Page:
In 2005, Deutsche Bank published an investment advisory report about Reed Elsevier (REL), titled “Turning the Supertanker”. This report and its undelrying research captured the inequity of the company’s high margins in exchange for little value, particularly in its science publishing division.
Some of the report’s trenchant assessments have been quoted repeatedly in the years since, but the advisory itself (a 75-page document that anyone can get a copy of on request) has been quite hard to find online.
Quotes below (emphasis added) highlight their assessment of Elsevier’s Science division, which they characterize as adding little value, taking advantage of a bizarre market, and charging excessive amounts.
[M]argins in the journals business [are] ‘extremely high’. One could argue that they are unjustifiably high - bluntly, we believe that the professional publishers add little value to the research process. We suggest that readers consider the margins (just momentarily) as taxpayers rather than investors. How happy are you, as taxpayers, that your governments are enabling private sector operators, with very little inveted capital, to earn 40% operating margins? (p34)
What the Open Access debate has done… is to refocus attention on the large margins made by commercial publishers, including REL, in the journals market. The industry structure can only be dsecribed as bizarre - the state funds most research, pays the salaries of most of those checking the quality of research (in peer review processes), an then buys most of the published product. This has been rather elegantly described as the “triple-pay” model.
We believe the publisher adds relatively little value to the publishing process. We are not attempting to dismiss what 7,000 people at REP do for a living. We are simply observing that if the process really were as complex, costly and value-added as the publishers protest that it is, 40% margins wouldn’t be available. We can go further and examine the size of margins relative to the invested capital... (p36, diagram p37)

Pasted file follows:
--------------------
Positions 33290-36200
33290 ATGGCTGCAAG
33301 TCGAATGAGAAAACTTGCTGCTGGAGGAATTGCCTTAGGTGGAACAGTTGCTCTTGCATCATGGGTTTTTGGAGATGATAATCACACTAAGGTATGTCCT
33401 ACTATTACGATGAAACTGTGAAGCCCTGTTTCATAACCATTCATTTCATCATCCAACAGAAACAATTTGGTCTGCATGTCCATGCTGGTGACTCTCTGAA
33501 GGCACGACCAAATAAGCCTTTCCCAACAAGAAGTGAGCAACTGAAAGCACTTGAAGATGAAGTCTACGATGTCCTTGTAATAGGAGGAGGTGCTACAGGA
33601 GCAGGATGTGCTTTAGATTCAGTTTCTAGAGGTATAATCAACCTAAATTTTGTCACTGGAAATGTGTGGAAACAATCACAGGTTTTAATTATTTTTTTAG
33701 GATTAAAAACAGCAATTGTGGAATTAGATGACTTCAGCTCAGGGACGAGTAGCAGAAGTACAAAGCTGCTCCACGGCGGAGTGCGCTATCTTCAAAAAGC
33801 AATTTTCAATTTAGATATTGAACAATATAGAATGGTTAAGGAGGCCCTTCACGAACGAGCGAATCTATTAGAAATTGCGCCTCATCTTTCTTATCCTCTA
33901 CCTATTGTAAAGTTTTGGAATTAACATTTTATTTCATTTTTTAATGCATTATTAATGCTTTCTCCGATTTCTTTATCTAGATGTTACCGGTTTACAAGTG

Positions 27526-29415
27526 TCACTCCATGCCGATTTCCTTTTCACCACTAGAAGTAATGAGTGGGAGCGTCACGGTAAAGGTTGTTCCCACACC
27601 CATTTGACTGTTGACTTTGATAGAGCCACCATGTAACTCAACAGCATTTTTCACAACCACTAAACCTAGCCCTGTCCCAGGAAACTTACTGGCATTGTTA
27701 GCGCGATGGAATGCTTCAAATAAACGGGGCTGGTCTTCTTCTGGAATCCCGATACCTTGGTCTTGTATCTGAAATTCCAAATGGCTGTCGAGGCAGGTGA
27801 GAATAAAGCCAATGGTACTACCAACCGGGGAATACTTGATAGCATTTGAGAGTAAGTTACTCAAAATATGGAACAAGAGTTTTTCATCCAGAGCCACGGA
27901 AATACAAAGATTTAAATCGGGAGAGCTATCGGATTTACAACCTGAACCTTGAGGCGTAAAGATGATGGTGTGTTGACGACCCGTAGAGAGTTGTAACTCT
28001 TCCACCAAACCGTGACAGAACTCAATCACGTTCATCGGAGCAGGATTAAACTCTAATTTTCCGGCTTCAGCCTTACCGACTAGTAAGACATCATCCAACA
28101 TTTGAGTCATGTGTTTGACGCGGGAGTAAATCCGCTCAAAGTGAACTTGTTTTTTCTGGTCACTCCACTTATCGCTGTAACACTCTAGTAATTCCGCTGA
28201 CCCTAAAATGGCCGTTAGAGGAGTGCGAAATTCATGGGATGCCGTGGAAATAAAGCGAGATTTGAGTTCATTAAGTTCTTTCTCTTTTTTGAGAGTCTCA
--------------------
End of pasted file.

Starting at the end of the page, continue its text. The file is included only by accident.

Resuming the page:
the excessive level of margins in the industry has attracted the attention of politicians and regulators in a number of countries. (p38)
Strategically we doubt whether it would be wise for journal buyers and rival publishers to allow REL to become dominant in the secondary information market. (p34)
[Health Science books:] In essence the issue is that content in this space is inherently somewhat less proprietary than that in the journals space since the underlying ontnet is by definition largely in the public domain. (p35)
part of the point around the Open Access debate is that the commercial publishers have been ‘grandfathered’ with intellectual property rights that more properly belong to the public. So from a public policy stance we could think instead about the ongoing capital requirement of the business. We know that the working capital requirement of the journals business is minimal (or in fact negative). (p37)
the importance [to REL] of the health of, and of prospects for, the journals operation cannot be overstated (p35)
Given the relative strength of REL’s journal titles it has in truth been only marginally affected by its customers’ budgetary problems. (p36)